[SydPhil] USyd Philosophy Postgraduate Colloquium August 4: Mara Bollard, Testimony, transmission, and assertion: Making sense of Lackey's creationist teacher"

Elena Walsh elenawalsh at gmail.com
Thu Aug 14 12:01:51 AEST 2014

Dear all,

The next USyd Postgraduate Colloquium for semester 2 will be held this
Monday, August 18 @ 2pm in the Muniment room, Quadrangle building.  All

As usual, we will have an afternoon tea immediately after the talk at 3pm,
in the common room.

*Speaker:  Mara Bollard*

*Title:  Testimony, transmission, and assertion: Making sense of Lackey's
creationist teacher*

In *Learning from Words: Testimony as a Source of Knowledge, *Jennifer
Lackey (2008) argues that it is possible for a hearer to acquire knowledge
of some proposition p on the basis of a speaker’s testimony, even if the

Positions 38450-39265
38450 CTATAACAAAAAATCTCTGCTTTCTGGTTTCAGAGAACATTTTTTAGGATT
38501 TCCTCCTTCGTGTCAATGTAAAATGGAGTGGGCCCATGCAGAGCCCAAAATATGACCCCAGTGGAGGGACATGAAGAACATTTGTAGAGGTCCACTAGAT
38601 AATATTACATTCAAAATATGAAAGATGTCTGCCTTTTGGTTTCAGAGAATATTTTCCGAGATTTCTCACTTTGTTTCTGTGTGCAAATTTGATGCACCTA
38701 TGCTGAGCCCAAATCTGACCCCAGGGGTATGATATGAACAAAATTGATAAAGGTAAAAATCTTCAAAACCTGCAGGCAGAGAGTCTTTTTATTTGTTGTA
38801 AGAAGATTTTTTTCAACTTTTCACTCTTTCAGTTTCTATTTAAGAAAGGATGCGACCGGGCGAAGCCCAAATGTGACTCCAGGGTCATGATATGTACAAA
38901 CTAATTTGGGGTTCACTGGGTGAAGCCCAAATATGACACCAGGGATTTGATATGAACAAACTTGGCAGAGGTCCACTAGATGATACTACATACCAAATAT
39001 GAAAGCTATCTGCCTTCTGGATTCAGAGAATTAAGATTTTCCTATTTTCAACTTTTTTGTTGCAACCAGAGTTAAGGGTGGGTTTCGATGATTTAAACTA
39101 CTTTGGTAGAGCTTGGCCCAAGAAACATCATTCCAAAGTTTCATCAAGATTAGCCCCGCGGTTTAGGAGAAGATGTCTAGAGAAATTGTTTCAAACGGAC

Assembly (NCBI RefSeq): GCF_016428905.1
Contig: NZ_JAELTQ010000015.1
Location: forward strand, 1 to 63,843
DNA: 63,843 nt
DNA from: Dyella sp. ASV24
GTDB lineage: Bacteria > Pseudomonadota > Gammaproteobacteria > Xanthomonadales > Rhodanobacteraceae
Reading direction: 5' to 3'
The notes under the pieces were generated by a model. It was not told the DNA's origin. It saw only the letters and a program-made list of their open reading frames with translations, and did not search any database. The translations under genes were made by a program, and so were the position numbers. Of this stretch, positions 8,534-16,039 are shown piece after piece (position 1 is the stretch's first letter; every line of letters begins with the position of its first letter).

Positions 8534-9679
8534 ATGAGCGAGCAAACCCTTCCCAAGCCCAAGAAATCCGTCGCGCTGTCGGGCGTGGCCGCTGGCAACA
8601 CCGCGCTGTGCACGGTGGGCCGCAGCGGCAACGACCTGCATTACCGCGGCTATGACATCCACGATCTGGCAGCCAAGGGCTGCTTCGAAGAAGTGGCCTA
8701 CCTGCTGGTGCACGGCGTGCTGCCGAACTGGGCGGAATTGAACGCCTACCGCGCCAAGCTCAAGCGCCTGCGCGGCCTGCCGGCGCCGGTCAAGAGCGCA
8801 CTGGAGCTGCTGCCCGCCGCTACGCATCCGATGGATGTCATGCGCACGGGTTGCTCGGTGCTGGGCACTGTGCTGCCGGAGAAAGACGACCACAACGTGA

speaker does not herself know that p. Lackey motivates her account with the
case of Stella, a creationist teacher, who asserts to her students the
proposition that “modern-day Homo sapiens evolved from Homo erectus.”
Though Stella neither believes nor knows this proposition, her students
nevertheless acquire knowledge of the proposition from her testimony. On
the basis of this case, Lackey concludes that the transmission view, which
holds that testimony involves a speaker transmitting her belief (and its
epistemic properties, such as justification or warrant) to a hearer, is
false. Call this upshot 1. Lackey also holds that though Stella is
criticisable qua believer, she is in no way criticisable qua asserter. Call
this upshot 2.

In this talk, I aim to make sense of how the students can gain knowledge of
p from Stella’s testimony, and to better understand the undeniably weird
doxastic state Stella is in. I will offer 3 interpretations of the case
that I take to be more plausible than Lackey's and conclude that at least
one, and possibly both, of the above upshots are false.
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